International Museum of Muslim Cultures (Jackson)
The objective of the International Museum of Muslim Cultures, the country’s first Muslim museum, is to teach the general public about Islamic history and culture and the contributions made by various Muslim communities around the world.
At the International Museum of Muslim Cultures, people can see and do important things both in the United States and around the world.
In alternating displays at this museum, Timbuktu, Moorish Spain, and other Muslim-majority societies are shown.
When Muslims, Christians, and Jews in Medina lived peacefully and worshiped together, the exhibition takes visitors back to that era. It shows them the historic covenants and treaties that Muhammad (Peace Be Upon Him) established with Christians and Jews.
According to the exhibit, Muhammad prepared the first Constitution in history for his multiethnic, multiracial, multilingual, and multi-religious Commonwealth.
Major covenants, such as the Constitution will be shown at the event. They may have had an impact on the United States Constitution.
In addition, in its first month of operation, the museum had more than 2,000 visitors.
It has been a leader in highlighting the beauty and majesty of Muslim cultures worldwide.
Educational workshops, seminars, and other activities for the general public and curricula for students in grades 6–12 and colleges and universities are also available.
Learning more about Muslims would be a fascinating experience.
There are several museums worldwide where you can learn about Muslim culture. Still, none compares to the International Museum of Muslim Cultures.
Address: 201 E Pascagoula St, Jackson, MS 39201, United States
A man’s unrealized desire to build the most extravagant house ever inspired this building’s existing designs.
Longwood, the largest octagonal home in the United States, is located in Natchez, Mississippi.
In his own right, Dr. Haller Nutt, one of Mississippi’s many cotton plantation millionaires, wanted to be a philanthropist.
He decided to go after his dream of owning a magnificent mansion, which had been a longstanding ambition.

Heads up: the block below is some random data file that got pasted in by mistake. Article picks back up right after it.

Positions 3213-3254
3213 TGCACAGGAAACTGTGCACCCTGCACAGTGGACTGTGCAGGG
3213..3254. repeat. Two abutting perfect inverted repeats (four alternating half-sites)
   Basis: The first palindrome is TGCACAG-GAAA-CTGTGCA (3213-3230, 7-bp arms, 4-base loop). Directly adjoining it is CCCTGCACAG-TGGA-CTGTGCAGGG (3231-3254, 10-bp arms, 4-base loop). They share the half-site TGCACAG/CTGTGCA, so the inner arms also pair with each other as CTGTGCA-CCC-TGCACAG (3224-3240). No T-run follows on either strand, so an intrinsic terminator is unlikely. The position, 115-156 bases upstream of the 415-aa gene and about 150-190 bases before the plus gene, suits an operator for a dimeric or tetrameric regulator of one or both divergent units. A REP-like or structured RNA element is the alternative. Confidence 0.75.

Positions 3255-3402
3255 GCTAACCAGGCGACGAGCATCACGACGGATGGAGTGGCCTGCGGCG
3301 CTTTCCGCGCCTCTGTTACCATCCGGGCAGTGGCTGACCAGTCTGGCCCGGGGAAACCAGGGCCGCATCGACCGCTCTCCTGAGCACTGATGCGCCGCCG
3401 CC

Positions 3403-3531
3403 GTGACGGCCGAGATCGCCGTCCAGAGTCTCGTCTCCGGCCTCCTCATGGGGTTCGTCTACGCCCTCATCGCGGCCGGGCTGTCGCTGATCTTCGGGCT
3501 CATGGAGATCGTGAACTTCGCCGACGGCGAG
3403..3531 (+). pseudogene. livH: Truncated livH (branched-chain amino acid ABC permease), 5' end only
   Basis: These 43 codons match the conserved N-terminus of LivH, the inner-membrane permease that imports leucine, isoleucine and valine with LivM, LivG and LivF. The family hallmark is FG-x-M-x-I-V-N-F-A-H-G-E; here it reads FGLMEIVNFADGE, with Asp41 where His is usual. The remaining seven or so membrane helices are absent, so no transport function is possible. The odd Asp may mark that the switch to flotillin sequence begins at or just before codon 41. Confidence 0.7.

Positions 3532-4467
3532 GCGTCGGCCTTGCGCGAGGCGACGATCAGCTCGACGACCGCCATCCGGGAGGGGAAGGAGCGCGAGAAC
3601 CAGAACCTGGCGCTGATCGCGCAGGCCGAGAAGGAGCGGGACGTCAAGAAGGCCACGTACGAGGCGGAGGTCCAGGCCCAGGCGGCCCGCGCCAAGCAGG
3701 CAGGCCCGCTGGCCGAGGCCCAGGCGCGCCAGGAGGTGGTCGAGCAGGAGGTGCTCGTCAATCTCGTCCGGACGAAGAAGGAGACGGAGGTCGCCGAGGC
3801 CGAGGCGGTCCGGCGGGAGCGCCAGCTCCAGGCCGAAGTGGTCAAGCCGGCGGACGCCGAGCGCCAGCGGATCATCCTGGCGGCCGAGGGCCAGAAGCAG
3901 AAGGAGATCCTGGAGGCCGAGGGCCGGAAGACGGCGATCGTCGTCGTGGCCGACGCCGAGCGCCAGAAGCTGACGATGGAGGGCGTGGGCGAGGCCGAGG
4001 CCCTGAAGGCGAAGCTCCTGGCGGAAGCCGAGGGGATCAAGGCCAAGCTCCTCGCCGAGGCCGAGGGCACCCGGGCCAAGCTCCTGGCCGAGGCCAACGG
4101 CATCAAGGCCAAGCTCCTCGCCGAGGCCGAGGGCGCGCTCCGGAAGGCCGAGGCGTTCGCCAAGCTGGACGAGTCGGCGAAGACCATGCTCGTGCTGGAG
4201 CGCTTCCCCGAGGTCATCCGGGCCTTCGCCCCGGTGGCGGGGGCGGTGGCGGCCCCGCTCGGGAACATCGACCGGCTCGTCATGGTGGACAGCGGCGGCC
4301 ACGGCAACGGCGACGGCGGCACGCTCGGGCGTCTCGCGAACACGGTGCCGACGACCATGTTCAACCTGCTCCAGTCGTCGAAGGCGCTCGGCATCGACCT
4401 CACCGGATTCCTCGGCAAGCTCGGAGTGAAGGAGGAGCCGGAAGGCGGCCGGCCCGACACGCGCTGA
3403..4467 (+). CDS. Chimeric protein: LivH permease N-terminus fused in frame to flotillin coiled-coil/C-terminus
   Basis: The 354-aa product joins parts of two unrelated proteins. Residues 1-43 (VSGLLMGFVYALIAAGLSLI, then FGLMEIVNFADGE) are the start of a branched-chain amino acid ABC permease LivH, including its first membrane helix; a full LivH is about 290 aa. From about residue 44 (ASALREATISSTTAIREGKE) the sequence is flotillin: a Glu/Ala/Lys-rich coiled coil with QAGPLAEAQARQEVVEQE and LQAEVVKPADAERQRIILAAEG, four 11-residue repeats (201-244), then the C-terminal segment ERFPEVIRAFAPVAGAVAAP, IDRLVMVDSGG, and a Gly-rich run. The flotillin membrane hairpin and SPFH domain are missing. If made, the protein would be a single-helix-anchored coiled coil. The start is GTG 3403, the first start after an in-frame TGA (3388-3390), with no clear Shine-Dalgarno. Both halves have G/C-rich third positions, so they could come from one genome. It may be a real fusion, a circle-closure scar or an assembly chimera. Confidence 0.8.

When construction began in 1860, it employed many skilled workers from the same town as the architect.
The mansion’s 32 rooms, each with its own private balcony, were purposefully built to be obtrusive.
One of the mansion’s most recognizable features is its byzantine onion-shaped dome and the stark difference between the first and second levels.
Except for the spire atop the dome, the original construction has been preserved and is open to the public today.
In addition, Longwood is a National Historic Landmark and is on the US National Register of Historic Places.
You can take a short walk through the oaks to the family cemetery, which is located just beyond the home.
One way to spend a vacation in Natchez, Mississippi, is to tour the house!
Address: 140 Lower Woodville Rd, Natchez, MS 39120, United States
Mississippi State Capitol (Jackson)
The Mississippi State Capitol is the first location you should visit if you are looking for a historical site in Jackson.
This iconic landmark in Jackson, Mississippi, was finished in 1903 at over $1 million, and it was the state’s third Capitol building.
Following renovations between 1979 and 1983, the Capitol building looks and feels like it did when it was built. This was the goal of the restoration.
Mississippi’s state government offices are housed in this beautiful Beaux-Arts structure.
The Capitol’s length is 402 feet, and its height is 180 feet.